Desktop automation and RPA
Despite the ever-growing popularity of web-based applications in the workplace, many business processes still involve desktop applications for reasons of legacy, security, or hardware needs. Being able to control these types of applications programmatically opens up a world of automation possibilities.
Desktop automation allows your robot to accomplish tasks acting like a human operator, directly controlling a desktop interface. This includes operations like opening and closing applications, simulating mouse movements and clicks, triggering keyboard keys and shortcuts, taking screenshots.
Compared to browser automation, desktop automation is a more varied and complex field. However, the main idea stays the same across operating systems and access methods: you need a way to point the robot to specific parts of the desktop screen, and once a target is identified, the robot can be instructed to interact with it by clicking on it, typing on it, dragging it, etcetera.
The Robocorp stack supports different desktop automation approaches, which differ mostly in how the "targets" for the robots are identified and managed.
In image template-based desktop automation, you provide the robot with screenshots of the interface's parts that it needs to interact with, like a button or input field. The images are saved together with your automation code. The robot will compare the image to what is currently displayed on the screen and find its target.
Using this same technique, you can also find a specific part of the interface on the screen and then add an offset in pixels, telling the robot, for example, to "click 200 pixels on the right" of the image that you are providing.
This technique enables automating environments like Citrix and other remote terminals where you don't have access to the target machine itself, but effectively only to a "video stream" of the desktop.
Our VS Code extensions provides a set of UI tools to take, manage, and store image-based locators in your automation projects.
When using this approach, these are some of the challenges you should be aware of:
- System settings can impact the recognition of the images: How the interface elements look on a screen depends on system settings like color schemes, transparency, and system fonts. Images taken on a system might end up looking different than the target system, and the robot might not recognize them, stopping the process.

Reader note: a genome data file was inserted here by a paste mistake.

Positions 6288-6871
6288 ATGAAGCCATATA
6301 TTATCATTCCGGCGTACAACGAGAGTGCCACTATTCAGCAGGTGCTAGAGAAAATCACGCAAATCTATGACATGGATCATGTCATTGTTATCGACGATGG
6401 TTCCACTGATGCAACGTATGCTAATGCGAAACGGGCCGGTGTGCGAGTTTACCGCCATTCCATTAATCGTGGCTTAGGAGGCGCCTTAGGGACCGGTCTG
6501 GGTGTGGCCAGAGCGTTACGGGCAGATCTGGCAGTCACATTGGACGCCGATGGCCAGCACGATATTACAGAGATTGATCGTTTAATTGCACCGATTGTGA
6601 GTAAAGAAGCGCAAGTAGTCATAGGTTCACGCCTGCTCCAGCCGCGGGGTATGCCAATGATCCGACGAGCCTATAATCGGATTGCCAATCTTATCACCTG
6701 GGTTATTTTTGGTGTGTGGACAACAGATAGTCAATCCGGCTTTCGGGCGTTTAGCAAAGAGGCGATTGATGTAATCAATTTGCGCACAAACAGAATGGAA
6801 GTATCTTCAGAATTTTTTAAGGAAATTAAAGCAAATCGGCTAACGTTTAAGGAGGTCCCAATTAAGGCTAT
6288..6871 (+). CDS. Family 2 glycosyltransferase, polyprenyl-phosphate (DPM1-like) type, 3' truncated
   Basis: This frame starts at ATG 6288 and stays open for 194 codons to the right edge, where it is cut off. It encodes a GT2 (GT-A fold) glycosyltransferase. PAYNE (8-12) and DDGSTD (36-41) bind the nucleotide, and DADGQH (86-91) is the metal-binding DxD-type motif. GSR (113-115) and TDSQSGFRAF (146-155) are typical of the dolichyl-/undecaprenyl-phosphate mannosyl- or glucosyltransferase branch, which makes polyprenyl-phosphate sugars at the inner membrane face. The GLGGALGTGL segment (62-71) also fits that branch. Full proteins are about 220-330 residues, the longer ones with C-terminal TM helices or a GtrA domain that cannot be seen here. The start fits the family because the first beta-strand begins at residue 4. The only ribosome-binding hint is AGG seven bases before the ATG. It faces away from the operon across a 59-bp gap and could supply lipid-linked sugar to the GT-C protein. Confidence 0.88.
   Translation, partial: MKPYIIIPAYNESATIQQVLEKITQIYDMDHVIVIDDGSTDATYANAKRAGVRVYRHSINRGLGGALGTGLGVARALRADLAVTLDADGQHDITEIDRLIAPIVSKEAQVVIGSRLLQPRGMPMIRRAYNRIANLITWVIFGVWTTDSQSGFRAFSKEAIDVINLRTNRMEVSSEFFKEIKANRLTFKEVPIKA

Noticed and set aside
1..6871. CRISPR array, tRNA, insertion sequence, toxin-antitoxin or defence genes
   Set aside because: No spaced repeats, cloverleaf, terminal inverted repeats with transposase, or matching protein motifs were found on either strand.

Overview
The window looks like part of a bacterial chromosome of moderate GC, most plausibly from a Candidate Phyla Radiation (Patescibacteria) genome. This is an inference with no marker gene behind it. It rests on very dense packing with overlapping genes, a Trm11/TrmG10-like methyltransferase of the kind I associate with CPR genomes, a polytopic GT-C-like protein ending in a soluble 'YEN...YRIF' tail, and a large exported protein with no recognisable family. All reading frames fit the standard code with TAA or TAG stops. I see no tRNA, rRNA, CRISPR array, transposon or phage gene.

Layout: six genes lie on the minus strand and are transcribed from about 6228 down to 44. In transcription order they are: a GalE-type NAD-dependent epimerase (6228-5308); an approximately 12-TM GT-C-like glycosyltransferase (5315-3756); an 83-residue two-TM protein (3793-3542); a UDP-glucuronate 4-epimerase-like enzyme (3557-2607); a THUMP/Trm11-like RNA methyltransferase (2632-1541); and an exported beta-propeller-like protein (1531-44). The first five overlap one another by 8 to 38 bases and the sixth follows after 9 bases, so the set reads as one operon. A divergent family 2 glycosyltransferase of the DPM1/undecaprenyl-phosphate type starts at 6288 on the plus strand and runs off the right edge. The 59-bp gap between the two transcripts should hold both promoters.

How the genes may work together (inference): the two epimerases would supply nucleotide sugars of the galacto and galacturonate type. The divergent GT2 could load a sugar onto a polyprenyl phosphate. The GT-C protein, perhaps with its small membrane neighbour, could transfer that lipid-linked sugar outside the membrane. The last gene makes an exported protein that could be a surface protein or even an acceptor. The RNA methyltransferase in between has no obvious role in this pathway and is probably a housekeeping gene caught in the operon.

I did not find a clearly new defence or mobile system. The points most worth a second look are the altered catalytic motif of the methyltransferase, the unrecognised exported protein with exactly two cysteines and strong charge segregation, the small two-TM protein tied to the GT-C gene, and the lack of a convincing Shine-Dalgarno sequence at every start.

- Screen resolution is a factor: A different screen resolution might cause elements on the screen to move around or change in size.
- Different versions of the same operating system can differ visually: Operating systems provide the general guidelines of how the interface elements are drawn on the screen. If the operating system is updated, image templates might stop being recognized.
To mitigate this type of issues and make your automation less fragile, we recommend:
- sticking to default settings for fonts and colors
- using accessibility options to reduce visual effects like shadows and transparencies
- if possible, using the target machine to take the locator images to ensure that all settings are the same.
If you are automating a Microsoft Windows application, instead of using images, you can try to target the actual UI elements within it, referring to them by their identifiers.
To get to the identifiers, you can inspect the running application using Accessibility Insights.
If it is available to you, this approach will make your automation less fragile. The identifiers will stay the same across operating system versions and are not impacted by screen resolution or other visual settings.
Unfortunately, not all Microsoft Windows applications can be inspected, and your results might vary depending on the framework used to develop the application. Also, suppose you are accessing the system remotely using Citrix or a similar protocol. In that case, this option will not be available to you, and you will have to go with image-based automation.